NORTH LITTLE ROCK, AR --- The city of North Little Rock plans to convert four of its highest-polluting fleet vehicles to compressed natural gas, the Arkansas News reported.
City officials expect to receive a $207,000 state grant to help pay for converting three refuse trucks and a street sweeper from diesel to compressed natural gas, Michael Drake, the city officer in charge of energy efficiency, told the newspaper. The grant, recommended for funding by the state Department of Environmental Quality, is still subject to legislative review, he said.
Plans also include a CNG fueling station that would sell to the public. Drake said the city hopes to eventually convert its entire public works fleet to CNG. Not only is natural gas a clean-burning fuel, but it is produced in Arkansas, he said.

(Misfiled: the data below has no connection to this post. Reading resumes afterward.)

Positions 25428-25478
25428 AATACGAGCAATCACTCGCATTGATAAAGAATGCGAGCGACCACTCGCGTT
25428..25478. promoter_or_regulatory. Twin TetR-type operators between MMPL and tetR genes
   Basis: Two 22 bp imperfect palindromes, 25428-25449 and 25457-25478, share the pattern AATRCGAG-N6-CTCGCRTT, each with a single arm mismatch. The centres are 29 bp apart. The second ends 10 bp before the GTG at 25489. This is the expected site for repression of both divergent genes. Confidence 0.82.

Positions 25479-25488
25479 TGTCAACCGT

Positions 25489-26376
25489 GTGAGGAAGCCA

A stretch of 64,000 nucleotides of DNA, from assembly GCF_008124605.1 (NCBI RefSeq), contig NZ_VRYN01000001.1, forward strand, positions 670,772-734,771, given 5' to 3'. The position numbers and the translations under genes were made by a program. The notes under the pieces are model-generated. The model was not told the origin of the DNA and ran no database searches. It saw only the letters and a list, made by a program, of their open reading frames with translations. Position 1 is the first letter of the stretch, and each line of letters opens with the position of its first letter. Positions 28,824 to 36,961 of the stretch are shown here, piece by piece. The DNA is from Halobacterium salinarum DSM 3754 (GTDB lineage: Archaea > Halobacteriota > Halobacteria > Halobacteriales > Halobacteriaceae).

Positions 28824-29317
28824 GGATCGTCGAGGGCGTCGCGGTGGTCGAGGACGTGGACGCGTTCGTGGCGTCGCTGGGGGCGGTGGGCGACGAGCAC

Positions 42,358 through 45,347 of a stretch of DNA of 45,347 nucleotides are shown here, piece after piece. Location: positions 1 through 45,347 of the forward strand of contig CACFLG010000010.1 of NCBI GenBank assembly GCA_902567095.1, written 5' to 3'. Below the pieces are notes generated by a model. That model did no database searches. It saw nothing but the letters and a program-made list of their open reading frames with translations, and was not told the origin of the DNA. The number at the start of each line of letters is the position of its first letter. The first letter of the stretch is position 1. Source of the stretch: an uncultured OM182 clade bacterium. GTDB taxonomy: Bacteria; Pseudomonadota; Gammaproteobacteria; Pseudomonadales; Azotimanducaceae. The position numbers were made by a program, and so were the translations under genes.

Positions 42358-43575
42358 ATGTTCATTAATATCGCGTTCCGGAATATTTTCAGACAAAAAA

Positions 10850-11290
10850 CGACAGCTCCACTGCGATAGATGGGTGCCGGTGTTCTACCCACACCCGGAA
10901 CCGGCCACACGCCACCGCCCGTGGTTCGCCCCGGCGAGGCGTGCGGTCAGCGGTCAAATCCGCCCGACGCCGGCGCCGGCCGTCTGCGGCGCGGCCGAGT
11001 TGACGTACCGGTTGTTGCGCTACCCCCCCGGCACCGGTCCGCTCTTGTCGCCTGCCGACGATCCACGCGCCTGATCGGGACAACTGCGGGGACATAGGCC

"We want to lead by example," Drake added.
City officials believe that building a public CNG station could bolster demand for the alternative fuel, first in Central Arkansas and later across the state, Drake said. Several Central Arkansas counties, a city and a state agency have expressed interest in using the fuel, he added.
Today, just one CNG station in Arkansas sells to the public, according to the federal Department of Energy. Arkansas Oklahoma Gas Co.'s station in Fort Smith is open to the public three-and-a-half hours on weekdays and accepts cash only, the Arkansas News reported.
Little Rock National Airport's CNG fueling station is private, as are a CNG station in Fort Smith, one in Ozark and one near Hot Springs. North Little Rock's station will accept credit cards and operate 24 hours daily, Drake said.
Originally posted on Green Fleet Magazine